Nothing hurts worse than a burn, no matter how small it is. Whether you cook in a restaurant, work around electricity, or do many other jobs that involve the possibility of getting burned, it is important most of all to avoid such an accident, but in the event that it happens, know how to render first aid. OSHA requires that companies must provide a person or persons adequately trained in first aid for work sites that are not in near proximity to a clinic, infirmary or hospital. Companies should also furnish the proper first aid supplies and first aid training for all types of emergencies.
Properly trained workers are able to assess the severity of the burn, and know if it is thermal, electrical, or chemical. Simple first aid is usually enough to treat first and some second degree burns. However, in more serious burns, such as third degree burns, the first responder should know how to care for them until medical assistance arrives.
- First-degree burns are burns on the first layer of skin, and easily identifiable. They are usually minor, more uncomfortable than serious. In treating first or second degree burns, use cold water or cool compresses to reduce swelling, and cover with clean, dry dressing. Don’t use ice, lotion, or ointment. The use of butter or ointments may prevent healing, and ice can further damage the skin.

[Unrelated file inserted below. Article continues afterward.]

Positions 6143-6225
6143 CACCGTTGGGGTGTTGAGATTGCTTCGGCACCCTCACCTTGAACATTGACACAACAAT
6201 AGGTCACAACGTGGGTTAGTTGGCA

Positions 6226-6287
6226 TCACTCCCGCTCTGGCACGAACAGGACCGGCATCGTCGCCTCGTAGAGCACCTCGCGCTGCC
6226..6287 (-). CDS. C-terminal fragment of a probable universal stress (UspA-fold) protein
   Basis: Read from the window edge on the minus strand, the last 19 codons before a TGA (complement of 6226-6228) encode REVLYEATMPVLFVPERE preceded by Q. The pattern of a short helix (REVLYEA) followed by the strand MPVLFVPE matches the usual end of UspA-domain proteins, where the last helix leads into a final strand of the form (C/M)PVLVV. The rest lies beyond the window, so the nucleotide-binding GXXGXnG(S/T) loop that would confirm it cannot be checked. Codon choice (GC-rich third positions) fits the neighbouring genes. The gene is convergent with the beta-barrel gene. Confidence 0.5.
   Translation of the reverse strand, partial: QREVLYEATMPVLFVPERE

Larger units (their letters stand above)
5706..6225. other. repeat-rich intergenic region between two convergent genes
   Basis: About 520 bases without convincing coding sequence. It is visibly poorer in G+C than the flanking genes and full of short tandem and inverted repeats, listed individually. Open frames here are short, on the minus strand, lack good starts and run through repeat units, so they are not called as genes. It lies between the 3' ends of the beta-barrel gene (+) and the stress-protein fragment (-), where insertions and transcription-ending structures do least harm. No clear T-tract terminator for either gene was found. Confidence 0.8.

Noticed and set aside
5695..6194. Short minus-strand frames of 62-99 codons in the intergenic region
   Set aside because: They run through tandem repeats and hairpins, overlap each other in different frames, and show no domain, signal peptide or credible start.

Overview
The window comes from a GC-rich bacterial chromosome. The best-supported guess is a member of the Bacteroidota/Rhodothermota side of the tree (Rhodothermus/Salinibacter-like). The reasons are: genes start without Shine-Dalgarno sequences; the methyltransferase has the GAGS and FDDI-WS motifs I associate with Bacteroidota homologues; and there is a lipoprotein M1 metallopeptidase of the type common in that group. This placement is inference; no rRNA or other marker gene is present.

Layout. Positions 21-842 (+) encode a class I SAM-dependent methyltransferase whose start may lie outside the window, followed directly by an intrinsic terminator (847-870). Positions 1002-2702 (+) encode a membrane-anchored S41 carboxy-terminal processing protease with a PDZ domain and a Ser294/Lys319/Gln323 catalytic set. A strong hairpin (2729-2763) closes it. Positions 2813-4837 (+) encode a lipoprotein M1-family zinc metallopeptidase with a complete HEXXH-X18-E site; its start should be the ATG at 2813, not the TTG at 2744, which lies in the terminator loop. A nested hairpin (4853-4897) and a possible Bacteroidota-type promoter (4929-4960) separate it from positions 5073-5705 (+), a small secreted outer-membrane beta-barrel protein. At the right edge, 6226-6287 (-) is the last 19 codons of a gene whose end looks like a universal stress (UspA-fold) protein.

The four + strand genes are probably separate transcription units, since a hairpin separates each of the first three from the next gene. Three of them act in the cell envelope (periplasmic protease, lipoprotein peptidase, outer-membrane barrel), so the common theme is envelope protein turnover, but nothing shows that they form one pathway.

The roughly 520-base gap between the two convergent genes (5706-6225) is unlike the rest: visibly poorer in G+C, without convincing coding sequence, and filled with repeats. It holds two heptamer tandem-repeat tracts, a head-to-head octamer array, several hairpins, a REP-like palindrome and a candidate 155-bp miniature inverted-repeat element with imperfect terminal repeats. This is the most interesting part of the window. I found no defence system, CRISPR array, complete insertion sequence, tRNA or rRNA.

- Second-degree burns have reddening of the skin and possible blistering. Over-the-counter pain medications may be given.
- Third-degree burns are deeper, where the skin is charred, and the tissue underneath may appear white. Deeper burns are serious and the risk of infection is increased. Call emergency personnel immediately, lay the person down, and elevate severely burned limbs. Cut away clothing if necessary, but do not try to remove clothing that is stuck to the burn.
Our homes are not immune to burn-related accidents, either, so it is important that we all exercise caution when cooking, preparing delicious foods on the grill, or doing many other chores that involve heat. Keep a first aid kit in your home and know where one is at your workplace. Prevention and preparedness are the keys to staying safe from misfortune.